Tuesday, January 22, 2013

Scones for Breakfast; Scones for Lunch


I'm a biscuit maker from way back, but as a Scot, scones and I have always loved one another.  A tiny bit sweet and lovely with butter, jam, cheese, ham or honey, they're biscuit like in taste and texture, but are also just enough different that you'll become pretty obsessive about them once they're made once or twice. 

Recently, while daughter Emily was home from grad school, I made a batch of scones early in the morning.  Dave and I each had one or two (ok two) and I left the rest for her coffee.  She was one very happy girl.  Beautiful thing about them is they're not only good for breakfast, but they're a whole different meal when paired up a hot cup of tea come late afternoon. I think if you make them fresh just once--oh say around 3  or 4pm one cold day, you'll be into it for a lifetime.  Certainly anyone else who happened to be around just then would probably never let you forget you knew how to make scones.

This is not me reinventing the wheel, though I do experiment with baking recipes sometimes.  Scones?  Why?    I have a couple of Scot cookbooks, but this particular recipe comes from Marion Cunningham's Fanny Farmer Baking Book.  (Read here for more on Marion...)  This all-purpose baking book is out of print, though you may find a used copy available.

Scones recipes vary in many ways--cream/milk, eggs/no eggs, sweet/not so, fruit/ no fruit,  oats/without, etc.  This is a basic scone recipe to which you could add raisins, currents, chopped fresh fruit, etc., but I like them just like they are.  Light, but hearty.  Warm and comforting, even dunkable,  maybe.  Compatible with any drinks (leaded or unleaded) or jams you dream up.   

Scones require no special equipment and while the butter must be "cut in" to the flour, it can be done with your fingers.  A bowl, baking sheet, spoon, fork, measuring equipment and knife are all that's required.  The ingredients are mostly likely ones you keep on hand in your refrigerator and larder.

Scots scones used to be made on a girdle...something like a griddle that hung up above the heat source with chains.  You can today make scones on the stove top; here's a blogpost about how to do it.   My mom sometimes made biscuits or cornbread in a cast iron skillet on top of the stove.  I've seen people do it in the fire while camping.  Before home ovens were common, many breads were made in some similar way like our very earliest breads.    You only have to think of how many ancient culinary traditions include something like  tortillas or chapattis.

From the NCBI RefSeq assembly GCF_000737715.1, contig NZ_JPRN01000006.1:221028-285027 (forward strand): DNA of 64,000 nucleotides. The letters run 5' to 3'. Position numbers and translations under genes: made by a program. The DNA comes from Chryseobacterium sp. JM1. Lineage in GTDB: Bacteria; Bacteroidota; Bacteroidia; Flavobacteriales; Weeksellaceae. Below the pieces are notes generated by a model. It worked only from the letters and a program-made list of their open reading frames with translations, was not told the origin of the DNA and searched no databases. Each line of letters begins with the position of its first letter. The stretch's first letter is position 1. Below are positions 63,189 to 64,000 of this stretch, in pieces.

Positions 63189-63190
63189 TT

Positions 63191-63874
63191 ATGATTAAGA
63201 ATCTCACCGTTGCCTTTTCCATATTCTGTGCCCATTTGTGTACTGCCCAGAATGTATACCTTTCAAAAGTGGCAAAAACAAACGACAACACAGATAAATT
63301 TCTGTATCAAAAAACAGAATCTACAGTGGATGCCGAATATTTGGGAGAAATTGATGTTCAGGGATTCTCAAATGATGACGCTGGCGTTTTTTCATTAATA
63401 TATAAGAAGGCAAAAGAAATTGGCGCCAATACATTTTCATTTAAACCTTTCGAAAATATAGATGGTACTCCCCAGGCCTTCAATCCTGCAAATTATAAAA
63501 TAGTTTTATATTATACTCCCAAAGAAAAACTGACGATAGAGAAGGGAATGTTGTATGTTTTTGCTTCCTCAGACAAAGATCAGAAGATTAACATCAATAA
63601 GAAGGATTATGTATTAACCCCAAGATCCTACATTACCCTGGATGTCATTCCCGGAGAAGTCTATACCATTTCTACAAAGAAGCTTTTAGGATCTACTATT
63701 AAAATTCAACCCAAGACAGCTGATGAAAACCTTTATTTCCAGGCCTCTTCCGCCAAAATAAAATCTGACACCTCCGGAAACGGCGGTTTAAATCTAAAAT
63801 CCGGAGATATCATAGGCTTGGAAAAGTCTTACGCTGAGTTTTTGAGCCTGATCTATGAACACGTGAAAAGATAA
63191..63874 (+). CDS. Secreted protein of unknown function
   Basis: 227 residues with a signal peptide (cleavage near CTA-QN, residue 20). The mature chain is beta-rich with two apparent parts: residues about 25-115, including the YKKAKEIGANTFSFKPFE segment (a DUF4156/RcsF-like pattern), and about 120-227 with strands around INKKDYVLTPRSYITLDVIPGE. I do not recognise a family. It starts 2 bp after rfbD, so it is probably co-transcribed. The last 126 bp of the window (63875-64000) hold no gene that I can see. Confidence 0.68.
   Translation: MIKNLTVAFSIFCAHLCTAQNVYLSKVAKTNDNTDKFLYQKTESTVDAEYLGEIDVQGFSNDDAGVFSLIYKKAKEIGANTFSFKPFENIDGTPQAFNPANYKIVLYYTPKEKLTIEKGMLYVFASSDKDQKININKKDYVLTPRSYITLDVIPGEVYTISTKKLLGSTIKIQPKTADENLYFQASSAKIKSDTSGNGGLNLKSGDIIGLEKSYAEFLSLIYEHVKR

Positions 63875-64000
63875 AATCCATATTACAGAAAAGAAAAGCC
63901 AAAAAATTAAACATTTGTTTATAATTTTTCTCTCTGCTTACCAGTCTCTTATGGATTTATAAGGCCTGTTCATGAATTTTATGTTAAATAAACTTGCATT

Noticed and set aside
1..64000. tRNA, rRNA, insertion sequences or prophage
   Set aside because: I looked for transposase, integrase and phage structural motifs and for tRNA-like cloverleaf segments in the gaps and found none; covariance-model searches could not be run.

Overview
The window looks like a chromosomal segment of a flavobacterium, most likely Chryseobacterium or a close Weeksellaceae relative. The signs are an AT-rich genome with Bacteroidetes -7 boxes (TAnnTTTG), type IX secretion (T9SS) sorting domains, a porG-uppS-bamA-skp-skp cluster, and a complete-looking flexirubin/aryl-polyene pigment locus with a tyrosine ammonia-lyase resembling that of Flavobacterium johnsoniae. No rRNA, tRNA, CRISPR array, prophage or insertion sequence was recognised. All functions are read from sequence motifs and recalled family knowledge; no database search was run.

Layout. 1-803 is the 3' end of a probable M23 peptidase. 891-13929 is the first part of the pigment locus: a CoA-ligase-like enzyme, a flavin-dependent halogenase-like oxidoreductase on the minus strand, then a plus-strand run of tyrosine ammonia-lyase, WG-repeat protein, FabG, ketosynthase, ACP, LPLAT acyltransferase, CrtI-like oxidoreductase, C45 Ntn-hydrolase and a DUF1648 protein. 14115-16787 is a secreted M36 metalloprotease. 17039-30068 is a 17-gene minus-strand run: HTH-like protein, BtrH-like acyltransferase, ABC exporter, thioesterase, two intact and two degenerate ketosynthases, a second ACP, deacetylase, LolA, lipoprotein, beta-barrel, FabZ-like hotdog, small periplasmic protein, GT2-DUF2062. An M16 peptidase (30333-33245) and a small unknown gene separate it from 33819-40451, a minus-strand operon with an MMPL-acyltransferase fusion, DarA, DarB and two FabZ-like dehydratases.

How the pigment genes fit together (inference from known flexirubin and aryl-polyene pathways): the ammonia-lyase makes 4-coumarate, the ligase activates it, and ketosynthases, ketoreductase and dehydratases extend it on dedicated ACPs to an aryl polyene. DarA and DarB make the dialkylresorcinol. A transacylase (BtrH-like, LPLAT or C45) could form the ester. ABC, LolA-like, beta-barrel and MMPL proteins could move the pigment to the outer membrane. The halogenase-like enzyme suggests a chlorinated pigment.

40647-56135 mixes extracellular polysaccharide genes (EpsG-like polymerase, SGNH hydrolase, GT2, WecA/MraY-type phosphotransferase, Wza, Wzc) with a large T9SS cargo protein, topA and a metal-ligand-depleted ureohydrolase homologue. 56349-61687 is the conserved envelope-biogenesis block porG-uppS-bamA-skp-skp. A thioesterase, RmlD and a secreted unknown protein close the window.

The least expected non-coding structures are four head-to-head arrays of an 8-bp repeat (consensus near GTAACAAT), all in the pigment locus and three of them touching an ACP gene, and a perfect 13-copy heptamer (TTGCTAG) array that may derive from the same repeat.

Skones are often called pronounced "skahns" as well as "skoans."

Try them for breakfast one morning maybe and then have some with cheese for lunch, and then again at tea time with honey. Pair them the next night with a big bowl of soup or a glass of wine with cheese or even a wee dram of whisky (Scotch).  Start all over again and they're about gone.

 scones              makes 12

2 cups flour (all purpose, unbleached)
21/2 teaspoons baking powder
2 tablespoon sugar
1 teaspoon salt
1/4 cup vegetable shortening (I use butter)
1/2 cup milk
1 egg, slightly beaten

GLAZE:  2 tablespoons milk
                 2 teaspoons sugar

Preheat oven to 450 degrees Fahrenheit.  Use an ungreased baking sheet.  Combine the flour, baking powder, sugar, and salt in a mixing bowl.  Stir well with a fork to mix and aerate.  Add the shortening (butter) to the flour mixture and either cut in with a pastry blender or two knives, or work in using your fingertips  (I use a food processor.)  until the mixture looks like breadcrumbs.

Stir in the milk and the egg.  Mix only until dry ingredients are moistened.  Gather the dough into a ball and press so it holds together.

Lightly dust a surface with flour and turn the dough out onto the surface.  Knead lightly about 12 times.  Pat the dough into a circle 1/2 inch thick.  

For the glaze:  Brush the milk over the dough and sprinkle evenly with the sugar.  

Cut dough into 12 pie-shaped pieces.  Place scones 1 inch apart on the baking sheet.  Bake 10-12 minutes or until tops are golden brown.  Serve hot.  (Or warm or at room temperature or cold.)

Whole-Wheat Scones:  Substitute 1/2 cup whole-wheat flour for 1/2 cup flour.    

If you liked scones, you might like my post on BANNOCKS, ANOTHER GREAT SCOTS BREAD.

THIS WEEK ON More Time at the Table :  Streamlined Beef Burgundy with Vegetables.

Have fun baking and taking care of yourself,

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